Portal:Anime and manga

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Anime (アニメ) refers to the animation style originating in Japan. It is characterized by distinctive characters and backgrounds (hand-drawn or computer-generated) that visually and thematically set it apart from other forms of animation. Storylines may include a variety of fictional or historical characters, events, and settings. Anime is aimed at a broad range of audiences; consequently, a given series may have aspects of a range of genres. Anime is most frequently distributed by streaming services, broadcast on television, or sold on DVDs and other media, either after their broadcast run or directly as original video animation (OVA). Console and computer games sometimes also feature segments or scenes that can be considered anime.

Manga (漫画) is Japanese for "comics" or "whimsical images". Manga developed from a mixture of ukiyo-e and Western styles of drawing, and took its current form shortly after World War II. Manga, apart from covers, is usually published in black and white but it is common to find introductions to chapters to be in color and read from top to bottom and then right to left, similar to the layout of a Japanese plain text. Financially, manga represented 2005 a market of ¥24 billion in Japan and $180 million in the United States. Manga was the fastest-growing segment of books in the United States in 2005. In 2020, Japan's manga industry hit a value of ¥612.6 billion due to the fast growth of the digital manga market, while manga sales in North America reached an all-time high at almost $250 million.

Anime and manga share many characteristics, including exaggerating (in terms of scale) of physical features, to which the reader presumably should pay most attention (best known being "large eyes"), "dramatically shaped speech bubbles, speed lines and onomatopoeic, exclamatory typography..." Some manga (a small percentage) are adapted into anime, often with the collaboration of the original author. Computer games can also be adapted into anime. In such cases, the work's original story is often compressed or modified to fit the new format and appeal to a wider demographic. Popular anime franchises sometimes include full-length feature films. Some anime franchises have been adapted into live-action films and television programs.

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Sonic X is a Japanese anime television series created by TMS Entertainment and based on Sega's Sonic the Hedgehog video game series. Sonic X initially ran for 52 episodes, broadcast in Japan from April 6, 2003 to March 28, 2004; a further 26 were aired elsewhere from 2005 to 2006. The show's American localization was done by 4Kids Entertainment. The plot follows a boy named Chris and a group of anthropomorphic animals from another planet, including Sonic, Tails, Amy, and Cream, who repeatedly scuffle with Dr. Eggman and his robots over the Chaos Emeralds. The final story arc sees the friends return with Chris to their world, where they meet a plant-like creature named Cosmo and fight an army of robots called the Metarex in outer space. Sonic X received mixed reviews; writers criticized its localization and some characters, but were more generous toward its story and aesthetics. Merchandise included an edutainment game for the Leapster, a trading card game, and a comic book series. The phrase "gotta go fast", the title of the show's North American theme song, has been a Sonic catchphrase for over a decade. (Full article...)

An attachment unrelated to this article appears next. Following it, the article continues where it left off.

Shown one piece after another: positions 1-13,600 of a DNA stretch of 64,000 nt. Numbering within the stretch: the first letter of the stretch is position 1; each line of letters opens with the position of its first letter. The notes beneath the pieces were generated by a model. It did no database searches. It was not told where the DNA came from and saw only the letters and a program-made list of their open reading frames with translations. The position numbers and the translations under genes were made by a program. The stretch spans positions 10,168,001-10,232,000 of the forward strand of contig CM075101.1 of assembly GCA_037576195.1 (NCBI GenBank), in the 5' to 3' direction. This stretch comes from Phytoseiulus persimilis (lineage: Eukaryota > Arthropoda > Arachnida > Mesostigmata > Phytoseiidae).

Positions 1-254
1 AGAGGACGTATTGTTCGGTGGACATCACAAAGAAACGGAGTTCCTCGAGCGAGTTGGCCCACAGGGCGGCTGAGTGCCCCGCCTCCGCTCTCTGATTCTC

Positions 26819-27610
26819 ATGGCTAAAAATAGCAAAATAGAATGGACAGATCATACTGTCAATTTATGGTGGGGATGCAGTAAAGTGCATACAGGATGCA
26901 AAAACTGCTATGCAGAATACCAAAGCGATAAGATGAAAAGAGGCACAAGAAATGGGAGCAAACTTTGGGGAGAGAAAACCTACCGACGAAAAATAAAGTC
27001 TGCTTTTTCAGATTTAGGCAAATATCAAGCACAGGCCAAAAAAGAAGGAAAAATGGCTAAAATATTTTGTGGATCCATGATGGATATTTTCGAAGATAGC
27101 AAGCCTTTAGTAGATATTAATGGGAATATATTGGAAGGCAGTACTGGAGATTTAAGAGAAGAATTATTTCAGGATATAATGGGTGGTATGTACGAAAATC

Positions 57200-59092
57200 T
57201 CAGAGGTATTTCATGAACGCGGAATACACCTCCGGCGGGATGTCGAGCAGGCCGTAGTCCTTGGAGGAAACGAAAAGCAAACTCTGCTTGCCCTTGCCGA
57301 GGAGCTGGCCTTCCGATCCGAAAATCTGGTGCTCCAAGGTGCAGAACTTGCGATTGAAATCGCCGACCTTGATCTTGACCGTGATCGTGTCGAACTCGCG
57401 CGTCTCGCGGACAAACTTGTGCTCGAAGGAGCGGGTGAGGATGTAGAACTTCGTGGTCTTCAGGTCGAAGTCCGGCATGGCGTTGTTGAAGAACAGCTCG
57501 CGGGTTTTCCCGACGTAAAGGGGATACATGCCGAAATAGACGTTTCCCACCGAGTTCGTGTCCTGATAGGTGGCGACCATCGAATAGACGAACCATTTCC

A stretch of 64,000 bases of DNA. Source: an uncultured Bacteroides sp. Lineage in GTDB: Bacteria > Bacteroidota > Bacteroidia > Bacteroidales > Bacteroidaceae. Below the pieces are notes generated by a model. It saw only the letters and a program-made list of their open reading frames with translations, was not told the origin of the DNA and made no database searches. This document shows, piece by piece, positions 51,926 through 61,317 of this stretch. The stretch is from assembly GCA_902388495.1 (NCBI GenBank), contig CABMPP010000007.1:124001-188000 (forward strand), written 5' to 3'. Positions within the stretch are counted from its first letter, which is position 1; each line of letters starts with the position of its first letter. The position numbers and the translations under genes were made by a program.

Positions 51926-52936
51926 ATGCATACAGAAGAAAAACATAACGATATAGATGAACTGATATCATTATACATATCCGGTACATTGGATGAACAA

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The One Piece video games series is published by subsidiaries of Namco Bandai Holdings based on Eiichiro Oda's shonen manga and anime series of the same name. The games take place in the fictional world of One Piece, and the stories revolve around the adventures of Monkey D. Luffy and his Straw Hat Pirates, the franchise's protagonists. The games have been released on a variety of video game and handheld consoles. The series features various genres, mostly role-playing games—the predominant type in the series' early years—and fighting games, such as the titles of the Grand Battle! sub-series.

The series debuted in Japan on July 19, 2000 with One Piece: Mezase Kaizoku Ou!. At the moment, the series contains 33 games, not counting Battle Stadium D.O.N, the title One Piece shares with its related anime series Dragon Ball Z and Naruto. The first game in the series to be released outside of Japan, One Piece: Grand Battle!, was released on September 7, 2005. The One Piece series received a mixed reception; assessments ranged from "slightly below or slightly above average" to "a grand video-game series". (Full list...)

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[[File:|center|225px|Cover of Weekly Shōnen Magazine]]
Cover of the first issue of Weekly Shōnen Magazine, a magazine dedicated to shōnen manga and published by Kodansha since March 1959.

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